Some thoughts on the eve of the election
Tomorrow, Kenya holds yet another general election. The previous one ended in controversy, acrimony and carnage.
Last time, we really didn’t see it coming. We did not imagine an electoral process that farcical; and we did not fathom that leaders could fuel mass deaths quite so casually, for their own gains. We were all caught on the hop as the country exploded.
And so Kenyans hold their collective breath again.
Let us exhale together, Kenyans. Many, many things have changed since 2007. First, the ICC came in and visited genuine consequences on leaders accused of inciting violence. Next, we passed a new constitution that genuinely addresses some of the institutional and legal voids in the country. Third, our judiciary is in the early throes of far-reaching reforms, and is in a different place from the compromised organ of years past.
Certainly, we have not yet addressed our many fault-lines as a nation, including invidious negative ethnicity and egregious corruption. But let’s take on one battle at a time, people. We’ve won quite a few in recent times; let’s win another tomorrow by holding a peaceful election.
The international media think we won’t. They highlight our nasty tribalist ways and our grossly corrupt practices at every turn, and expect another conflagration. That is, in fact, what makes news about Kenya: tribal battles for resources; leadership cults; grand corruption.
Yet there is another story not being told. The two live presidential debates held recently, for the first time ever in Kenya, were newsworthy. Not because they will affect the 2013 result; I doubt very much that many minds will have been changed by the debates. No, the debates should make the news because they happened at all: that the candidates agreed to participate in an uncomfortable event; that the moderators hit them with all barrels blazing; that contenders were forced to address the issues in their pasts and debate around them; that they are now on record as having said they will accept the outcome and work for peace.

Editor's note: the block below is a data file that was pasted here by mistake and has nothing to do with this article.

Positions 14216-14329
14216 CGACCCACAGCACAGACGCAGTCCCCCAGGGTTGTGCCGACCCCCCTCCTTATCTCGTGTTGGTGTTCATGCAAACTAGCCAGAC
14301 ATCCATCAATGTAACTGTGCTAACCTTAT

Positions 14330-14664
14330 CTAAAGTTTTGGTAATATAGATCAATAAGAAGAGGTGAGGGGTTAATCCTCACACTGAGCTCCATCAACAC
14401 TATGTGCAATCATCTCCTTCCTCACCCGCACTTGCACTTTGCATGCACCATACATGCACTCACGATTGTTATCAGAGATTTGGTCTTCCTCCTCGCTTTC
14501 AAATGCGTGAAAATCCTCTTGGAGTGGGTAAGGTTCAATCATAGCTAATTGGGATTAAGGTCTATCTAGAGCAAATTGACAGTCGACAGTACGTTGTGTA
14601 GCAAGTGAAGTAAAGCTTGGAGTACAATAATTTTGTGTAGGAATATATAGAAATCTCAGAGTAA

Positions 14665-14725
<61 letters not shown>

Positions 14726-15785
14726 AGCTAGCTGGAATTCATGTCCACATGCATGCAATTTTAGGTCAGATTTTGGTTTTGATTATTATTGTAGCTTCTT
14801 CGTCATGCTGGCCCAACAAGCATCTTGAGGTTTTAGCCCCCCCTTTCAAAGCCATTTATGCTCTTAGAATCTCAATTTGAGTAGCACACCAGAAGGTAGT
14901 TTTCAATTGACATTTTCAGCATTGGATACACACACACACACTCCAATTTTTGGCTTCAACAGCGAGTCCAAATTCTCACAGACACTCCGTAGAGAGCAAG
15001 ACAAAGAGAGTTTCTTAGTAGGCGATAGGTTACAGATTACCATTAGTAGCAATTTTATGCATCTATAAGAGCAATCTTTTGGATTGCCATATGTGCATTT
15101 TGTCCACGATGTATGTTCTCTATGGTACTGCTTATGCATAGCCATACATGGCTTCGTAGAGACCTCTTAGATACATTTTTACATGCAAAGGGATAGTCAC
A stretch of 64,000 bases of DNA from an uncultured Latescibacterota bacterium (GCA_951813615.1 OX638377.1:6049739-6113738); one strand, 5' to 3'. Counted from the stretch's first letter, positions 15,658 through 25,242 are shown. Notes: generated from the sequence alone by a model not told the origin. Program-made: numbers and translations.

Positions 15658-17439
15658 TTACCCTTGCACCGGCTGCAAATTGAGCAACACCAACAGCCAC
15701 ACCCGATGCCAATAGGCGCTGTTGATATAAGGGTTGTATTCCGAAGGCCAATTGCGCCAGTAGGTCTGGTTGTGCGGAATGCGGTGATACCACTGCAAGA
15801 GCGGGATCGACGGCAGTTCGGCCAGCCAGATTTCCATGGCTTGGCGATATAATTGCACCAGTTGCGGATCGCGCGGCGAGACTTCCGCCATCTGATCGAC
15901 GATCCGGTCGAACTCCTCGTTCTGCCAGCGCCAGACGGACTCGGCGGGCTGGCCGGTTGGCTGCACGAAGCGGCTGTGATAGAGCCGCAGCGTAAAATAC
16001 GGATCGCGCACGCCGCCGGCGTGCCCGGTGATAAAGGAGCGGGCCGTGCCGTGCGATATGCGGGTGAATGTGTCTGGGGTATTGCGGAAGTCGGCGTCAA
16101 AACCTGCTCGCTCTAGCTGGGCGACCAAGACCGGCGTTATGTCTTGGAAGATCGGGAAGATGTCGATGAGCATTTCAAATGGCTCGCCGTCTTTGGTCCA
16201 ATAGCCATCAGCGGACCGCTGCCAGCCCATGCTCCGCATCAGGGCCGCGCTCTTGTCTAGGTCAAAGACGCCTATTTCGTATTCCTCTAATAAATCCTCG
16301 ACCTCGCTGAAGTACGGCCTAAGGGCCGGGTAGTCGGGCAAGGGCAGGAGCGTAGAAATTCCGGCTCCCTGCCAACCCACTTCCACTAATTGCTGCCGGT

That’s new; that’s good; that will have reverberations in every election to come from now on.
And here’s the other news that you may have missed: both debates trended on Twitter. Worldwide. Those of you who give social media a wide berth may find this uninteresting; I was glued to the trend chart on both evenings.
Here’s what that particular piece of news means. It confirms that we now have enough youngsters; enough mobile gadgets; enough internet connections; enough social media accounts; and enough engagement with our own issues to create a conversation that hits the global highs.
I have written here before: THAT’S the real game-changer at work. A new Kenya is truly being born: one that argues instead of being led and spoon-fed; one that carries information, awareness and comparisons right in every pocket.
In THAT Kenya, come 2017 and beyond, try herding the huge wave of coming-of-age, exposed, savvy Kenyans into convenient tribal kraals.
I can’t reassure you that all will be well tomorrow. We still have enough pockets of ignorant, disenfranchised, desperate Kenyans led by evil opportunists for trouble to occur.
But if you take off the spectacles of immediate fear and pick up the binoculars that help you look farther down the road, you will see that we will be fine eventually. If we are patient, the forces of governance, of technology and of demographics will do their work. All we need is to reclaim our moral centre and ensure these forces work in the interest of all Kenyans, not just a gluttonous elite.
So let’s not get too worked up, whoever wins or loses tomorrow. The personality of the leader is no longer the real news. The emergence of a better, fresher collective is. And that will continue, whoever’s in charge. Train Kenya has left the station.